It seems as though terms such as ‘big data,’ ‘data analytics,’ and ‘data science’ have gotten their fair share of use as of late, but what exactly do they mean? Often, the people who throw around these buzz words in casual conversations are not fully aware of the significant impact big data has had on everything from college course offerings to the nation’s job market.
Big data was predicted to be a game changer in many aspects in 2013, and its influence is far-reaching. Because of this, a growing demand for a workforce skilled in analytics, programming, statistics, and numerous IT fields has emerged. Colleges and universities recognize this need and are offering more courses and degree specializations in fields focused on big data.
What Exactly is Big Data?
People know it’s important, seem excited about it, and have undoubtedly heard others make mention of it, but many still may not be clear on what exactly big data is. It’s fair to be a bit confused. Big data has different meanings to different people.
Some think that before defining what big data is, little data must first be defined. According to Andrew Gadomski, chief advisor and founder of Aspen Advisors, little data is “getting the data that we want, in the timeframe that we want, and with the accuracy that we want.”
Little data is what people know about themselves, for example, a spreadsheet listing all the groceries a person purchased over a three-month period. Big data, by contrast, is what organizations know about people. An example of big data might be the purchasing habits of shoppers at a certain grocery store.
For the sake of simplicity, big data can be considered an encompassment of the growth, availability, organization and use of information and data. It is, essentially, large collections of complex data — anything from customers’ purchasing habits to a person’s online behavior on social media sites. Big data involves various skill sets, which can vary, depending on the person asked. Now is an optimal time for big data because people have more ways to collect it and there is an identified need for collecting the data.
The job prospects for those adept in big data look promising. Businesses are interested in data scientists — people who are fascinated by data and good with numbers. These are the people that will help businesses make sense of large amounts of data, analyze and identify trends, and ultimately use the information to guide decisions and increase sales and success.
The New York Times reported that in order to meet the demand from employers, the U.S. needs to increase the number of graduates skilled in big data by as much as 60%. With expectations of almost half a million jobs in five years, there is a projected shortage of up to 190,000 qualified data scientists. Additionally, there’s a need for 1.5 million executives and support staff who understand data.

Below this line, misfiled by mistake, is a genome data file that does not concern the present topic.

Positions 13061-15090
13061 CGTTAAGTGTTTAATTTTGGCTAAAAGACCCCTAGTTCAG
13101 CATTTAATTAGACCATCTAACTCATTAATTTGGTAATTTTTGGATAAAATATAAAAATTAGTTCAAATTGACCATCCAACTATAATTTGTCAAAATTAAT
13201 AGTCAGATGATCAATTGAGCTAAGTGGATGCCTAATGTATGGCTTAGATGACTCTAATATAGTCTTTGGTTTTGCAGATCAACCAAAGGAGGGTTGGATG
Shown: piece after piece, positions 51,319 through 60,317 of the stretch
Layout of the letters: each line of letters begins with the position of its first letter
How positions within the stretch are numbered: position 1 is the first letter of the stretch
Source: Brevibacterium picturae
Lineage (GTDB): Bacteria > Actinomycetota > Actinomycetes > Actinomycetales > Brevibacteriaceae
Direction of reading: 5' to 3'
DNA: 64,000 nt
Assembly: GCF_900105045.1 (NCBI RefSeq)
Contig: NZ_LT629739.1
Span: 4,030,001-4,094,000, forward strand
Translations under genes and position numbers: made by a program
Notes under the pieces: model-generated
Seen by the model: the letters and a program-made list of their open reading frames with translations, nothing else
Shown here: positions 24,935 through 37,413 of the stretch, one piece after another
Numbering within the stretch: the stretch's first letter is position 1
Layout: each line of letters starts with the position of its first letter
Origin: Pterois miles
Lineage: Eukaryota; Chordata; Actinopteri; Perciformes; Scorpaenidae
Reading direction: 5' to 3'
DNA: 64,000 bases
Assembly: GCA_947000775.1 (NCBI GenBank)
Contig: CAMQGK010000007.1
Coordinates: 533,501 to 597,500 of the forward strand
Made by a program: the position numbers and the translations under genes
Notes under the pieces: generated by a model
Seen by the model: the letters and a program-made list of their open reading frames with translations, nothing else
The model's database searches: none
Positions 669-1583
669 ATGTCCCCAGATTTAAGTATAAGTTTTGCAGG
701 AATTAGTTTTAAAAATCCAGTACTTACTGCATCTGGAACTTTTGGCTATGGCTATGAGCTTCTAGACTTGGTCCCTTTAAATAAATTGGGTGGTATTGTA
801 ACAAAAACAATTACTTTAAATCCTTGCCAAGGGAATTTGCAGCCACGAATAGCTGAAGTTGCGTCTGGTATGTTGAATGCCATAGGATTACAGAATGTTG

Big Data’s Role in Human Resources
For all its many purposes, perhaps big data’s most favorable role has developed in the form of HR recruiting and hiring. As Marcia LaReau, president of Forward Motion, LLC puts it, big data is the new science of hiring.
“The premise is that so much information exists and computerized analysis is so swift that technology is able to do a much better job of determining both the key success factors and potential individuals who should be considered,” LaReau said. “Mega-data can be collected, analyzed, and interpreted to identify the key attributes of a successful employee specific to the industry and identify the best candidates for a specific job — by name!”
More companies are veering away from using traditional methods such as HR managers, and relying on big data to make their hiring decisions. Advocates of big data believe software that crunches piles of information is more likely to spot things not apparent to the naked eye. Another perceived advantage is the avoidance of human error and biases.
“The big claim is that this process doesn’t have personal bias, but that isn’t true at all,” LaReau countered. “Every computer software program carries the bias of the programmers.”
Big data’s main advantage in HR may be in its ability to simplify and speed up the process of poring over mounds of applications — something which is beneficial for businesses that employ many workers with no specialized job training or education, often companies with large turnover and a slew of steady applicants.
“HR has been charged in many industries and companies with the responsibility for the bottom line. ‘If we didn’t make a profit, it’s because HR didn’t hire the right people,’” LaReau said. “HR asks if the business is willing to pay for the top talent and the business says ‘no.’ So, HR is pressured to find people who can bring value with the shortest possible ramp-up time. Enter big data — yes, I believe it will be embraced quickly.”
What Big Data Looks for in Potential Employees
The information that is uncovered by big data includes almost anything one could fathom: a city’s crime statistics, the most popular vacation destinations for the summer, or shopping patterns of college students. However, what employers are looking for from big data is a little different. They want specific information dependent upon their specific needs.
LaReau said if a company wants to hire a coder for a specific programming language, for example, that company might scan data on Twitter, LinkedIn, Facebook, or programmer chat rooms. Big data companies can then identify the people in a particular geographic area that do that kind of programming as well as their level of expertise and their ability to communicate with their peers and so forth.
Evolv, a company that analyzes recruitment and workplace data, has become a major player in big data. Evolv uses attrition data and real-time performance to weed through millions of available workers to find the best fit for hourly positions. Data analytics make quite a difference in the process of screening applicants.
“Big data reveals everything from the best route to work to the best companies to work for,” said Nathan West, director of analytical products at Evolv. “And now, data also reveals how companies can make the most of their biggest and most valuable investment — people.”